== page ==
Most producers stick to one lane. There are those who dedicate themselves solely to producing tracks for Hip Hop artists and those who invest their creativity in instrumental music. Jansport J is one of the few artists who manages to walk both paths simultaneously: amassing an impressive discography of instrumental beat tapes, as well as placing beats with the likes of Nas, Benny The Butcher, Snoop Dogg, The Game and Stalley to name a few.
We caught up with Jansport to discuss his creative approach, his proudest achievements, and what makes him tick as an artist.
You’re one of the few producers who effortlessly traverses mainstream credits with the likes of Nas, and underground collaborations with the likes of Budamunk. Is it an intentional choice to do both?
It’s just me doing me honestly. Being around as long as I have, I’ve been fortunate to form a lot of relationships with people who operate on various levels of the music industry. The relationships that led to the Nas & Benny The Butcher credits are just as authentic as the ones that led to records with Budamunk. The most important thing is to make sure whatever level I’m operating on that I can fully be myself as a creative and contribute.
There seems to be a divide nowadays between producers chasing Spotify playlists and those more focused on building connections with their fans. What’s your approach?
I’ve never been one to chase the playlists. There’s a lot of politics involved and I really don’t have the temperament for it. Bodies of work are what’s important to me. With all due respect to Rap Caviar, I don’t feel like a fan in the future will say the December 2022 Rap Caviar Playlist changed my life. There’s a better chance of that with albums, and that’s what I’m after.
Is there a particular career highlight so far that stands out to you?
Being able to be around the entirety of the Nas King’s Disease series is what jumps out to me. It’s been the opportunity of a lifetime. We’re not emailing beats to the greatest. We’re in the studio having real connections, conversations, and building from scratch. To be able to hear 4 Nas albums with the man himself before the world does is an achievement that I don’t think too many people on this planet have experienced. I’m grateful to contribute and proud to be apart of the process.jects produced by Jansport J. God willing.
You’re an artist who has moved through the late 00’s right up to the present, navigating shifting sands of platforms, algorithms and what not. What do you feel has been the key to your success?
Just being authentic honestly. In that blog era you had to go outside and connect. The internet was a tool for sure, but you still had to pull up to The Spliff, to Bananas, The Common Ground, all of these independent showcases and really earn some stripes. That foundation is what built alot of my peers and it’s pretty tough to tear anything down that has a strong foundation. We’ve been able to adapt consistently to make sure our art continues to sit in front of the masses.
How do you think your sound have evolved since the early days? And how do you make sure it all still sounds and feels like you?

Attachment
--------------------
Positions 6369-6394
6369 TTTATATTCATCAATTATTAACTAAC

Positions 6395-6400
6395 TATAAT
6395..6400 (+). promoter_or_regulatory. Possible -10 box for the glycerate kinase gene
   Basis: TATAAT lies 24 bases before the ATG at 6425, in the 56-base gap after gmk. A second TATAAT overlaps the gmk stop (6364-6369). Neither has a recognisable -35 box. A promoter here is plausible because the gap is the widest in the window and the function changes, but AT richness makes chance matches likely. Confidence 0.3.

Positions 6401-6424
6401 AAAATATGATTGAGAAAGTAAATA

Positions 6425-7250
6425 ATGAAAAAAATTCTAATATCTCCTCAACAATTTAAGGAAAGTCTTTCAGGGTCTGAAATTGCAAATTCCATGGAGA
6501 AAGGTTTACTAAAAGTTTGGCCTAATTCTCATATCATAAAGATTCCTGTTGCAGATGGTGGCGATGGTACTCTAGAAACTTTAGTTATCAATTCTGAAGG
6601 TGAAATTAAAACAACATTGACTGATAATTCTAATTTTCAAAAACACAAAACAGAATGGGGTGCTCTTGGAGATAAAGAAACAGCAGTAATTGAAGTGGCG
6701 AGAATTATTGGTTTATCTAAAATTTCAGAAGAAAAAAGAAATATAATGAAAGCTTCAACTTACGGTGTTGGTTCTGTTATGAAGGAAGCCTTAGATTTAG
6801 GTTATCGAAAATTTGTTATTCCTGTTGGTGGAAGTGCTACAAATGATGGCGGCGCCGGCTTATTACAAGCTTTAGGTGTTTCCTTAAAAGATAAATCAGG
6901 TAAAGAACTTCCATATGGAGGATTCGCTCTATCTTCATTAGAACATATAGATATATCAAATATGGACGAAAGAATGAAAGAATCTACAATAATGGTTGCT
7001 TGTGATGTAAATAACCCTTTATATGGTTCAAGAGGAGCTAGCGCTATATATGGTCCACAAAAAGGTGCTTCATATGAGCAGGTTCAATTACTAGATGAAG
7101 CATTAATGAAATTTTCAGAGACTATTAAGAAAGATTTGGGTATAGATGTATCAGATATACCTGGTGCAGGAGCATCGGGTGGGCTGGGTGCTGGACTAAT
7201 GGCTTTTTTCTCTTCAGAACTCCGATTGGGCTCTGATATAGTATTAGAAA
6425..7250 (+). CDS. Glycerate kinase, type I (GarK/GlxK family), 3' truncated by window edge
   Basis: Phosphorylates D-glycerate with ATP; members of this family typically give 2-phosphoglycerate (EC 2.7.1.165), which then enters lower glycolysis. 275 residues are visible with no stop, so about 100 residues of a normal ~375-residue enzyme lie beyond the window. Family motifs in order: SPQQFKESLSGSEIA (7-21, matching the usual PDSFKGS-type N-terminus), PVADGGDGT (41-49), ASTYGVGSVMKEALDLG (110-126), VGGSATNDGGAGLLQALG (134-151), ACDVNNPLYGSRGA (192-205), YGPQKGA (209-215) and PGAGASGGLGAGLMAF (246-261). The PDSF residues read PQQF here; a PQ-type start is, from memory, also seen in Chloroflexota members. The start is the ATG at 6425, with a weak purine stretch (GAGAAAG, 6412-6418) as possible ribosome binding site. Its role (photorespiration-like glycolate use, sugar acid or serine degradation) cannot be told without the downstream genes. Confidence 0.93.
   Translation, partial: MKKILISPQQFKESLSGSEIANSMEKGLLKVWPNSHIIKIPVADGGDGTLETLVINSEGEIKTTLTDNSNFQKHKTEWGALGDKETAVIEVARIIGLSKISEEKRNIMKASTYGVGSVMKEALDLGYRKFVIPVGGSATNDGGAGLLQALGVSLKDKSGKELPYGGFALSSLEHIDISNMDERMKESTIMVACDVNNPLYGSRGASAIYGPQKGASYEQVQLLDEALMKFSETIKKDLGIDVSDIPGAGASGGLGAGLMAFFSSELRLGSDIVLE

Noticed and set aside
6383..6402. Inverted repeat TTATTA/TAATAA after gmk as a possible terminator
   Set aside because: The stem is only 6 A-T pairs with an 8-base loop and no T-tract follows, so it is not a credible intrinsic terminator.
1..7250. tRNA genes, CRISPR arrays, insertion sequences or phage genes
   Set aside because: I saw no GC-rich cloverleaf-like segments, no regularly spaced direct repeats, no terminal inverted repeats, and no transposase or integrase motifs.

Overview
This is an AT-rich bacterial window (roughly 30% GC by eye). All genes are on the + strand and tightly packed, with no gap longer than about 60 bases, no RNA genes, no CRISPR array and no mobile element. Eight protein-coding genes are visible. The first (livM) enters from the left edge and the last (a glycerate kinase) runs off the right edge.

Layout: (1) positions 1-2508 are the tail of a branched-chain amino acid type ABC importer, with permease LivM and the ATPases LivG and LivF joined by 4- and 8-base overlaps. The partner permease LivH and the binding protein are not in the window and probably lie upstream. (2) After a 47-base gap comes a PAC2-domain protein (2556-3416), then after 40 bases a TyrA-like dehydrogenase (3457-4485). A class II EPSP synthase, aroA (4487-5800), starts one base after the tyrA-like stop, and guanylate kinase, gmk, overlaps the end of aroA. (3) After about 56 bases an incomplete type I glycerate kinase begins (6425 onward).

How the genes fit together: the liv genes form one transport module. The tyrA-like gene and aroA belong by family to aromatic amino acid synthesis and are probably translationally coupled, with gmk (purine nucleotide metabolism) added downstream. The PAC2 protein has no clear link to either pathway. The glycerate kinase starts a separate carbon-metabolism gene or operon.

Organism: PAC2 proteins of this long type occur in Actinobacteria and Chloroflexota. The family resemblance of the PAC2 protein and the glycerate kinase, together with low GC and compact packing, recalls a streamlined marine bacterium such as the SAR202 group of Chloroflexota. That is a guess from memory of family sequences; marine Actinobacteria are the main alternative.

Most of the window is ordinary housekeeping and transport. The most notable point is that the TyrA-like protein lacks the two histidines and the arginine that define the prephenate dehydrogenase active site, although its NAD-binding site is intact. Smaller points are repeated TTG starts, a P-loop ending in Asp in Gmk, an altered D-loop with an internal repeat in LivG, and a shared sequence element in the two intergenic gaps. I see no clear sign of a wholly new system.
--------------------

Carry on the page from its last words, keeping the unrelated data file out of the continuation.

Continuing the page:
The biggest evolution has been learning how to shape my sound within the co-production space. I’m a solitary dude, I like relying on myself and getting things done. Sometimes for the art to reach the highest level, collaboration is needed. I’ve been able to remain patient and connect with fellow producers where the sound still feels organic and complimentary to what I do. Working with guys like Hit-Boy, Mike Wuff, BudaMunk etc has allowed me to do that.
What’s the most important lesson you’ve learned in your career?
The concept of creative real estate. Don’t be so precious with the art. Put it out there. Leave a world of music out there to where your fans have the opportunity to become die hards. A catalog of great music is more important to me than chasing the next Illmatic. Also understanding that the creativity/inspiration will consistently be with you if you remain authentic…so just drop the shit and move on to the next great idea.
Your mantra is “All Attraction, No Chasin’”….can you tell me a little about that as a personal approach?
It’s my mission statement in life and bleeds over into my career as well. It’s about manifesting and remaining patient for the right opportunities and work to present themselves. Not waiting, but being patient. Big difference. In between those opportunities, it’s on you to create the momentum. Drop beat tapes. Produce albums for artists. Go take a chance and tour in a foreign city. When the industry knocks with opportunity, be selective. Make sure it’s for you and not strictly for a check. But also, be about your paper. That’s what it means to me.
What artists and producers are you really into right now?
Producers: Hollywood Cole, K, Le Maestro, Conductor Williams, Tae Beast
Artists: AJ Snow
Is there a tool (DAW, plugin, hardware) that you couldn’t live without?
I’m a Maschine guy. Heavy on there, and chopping with Serato Sample.
If you could give advice to producers just starting out what would it be?
Own your career and momentum. Drop tapes. Remixes. Whatever. Don’t wait on artists. Put that music out that will attract the energy of the right artists. Build your name up. The industry is tough on Producers business wise, it’s vital to create your own revenue streams.
What’s up next for you? Any plans or new releases you can talk about?
The new album with AJ Snow is on the way, as well as BUDASPORT II. Don’t want to speak too much on anything else, but if the biz works out like it should I think you’ll get 5+ projects produced by Jansport J. God willing.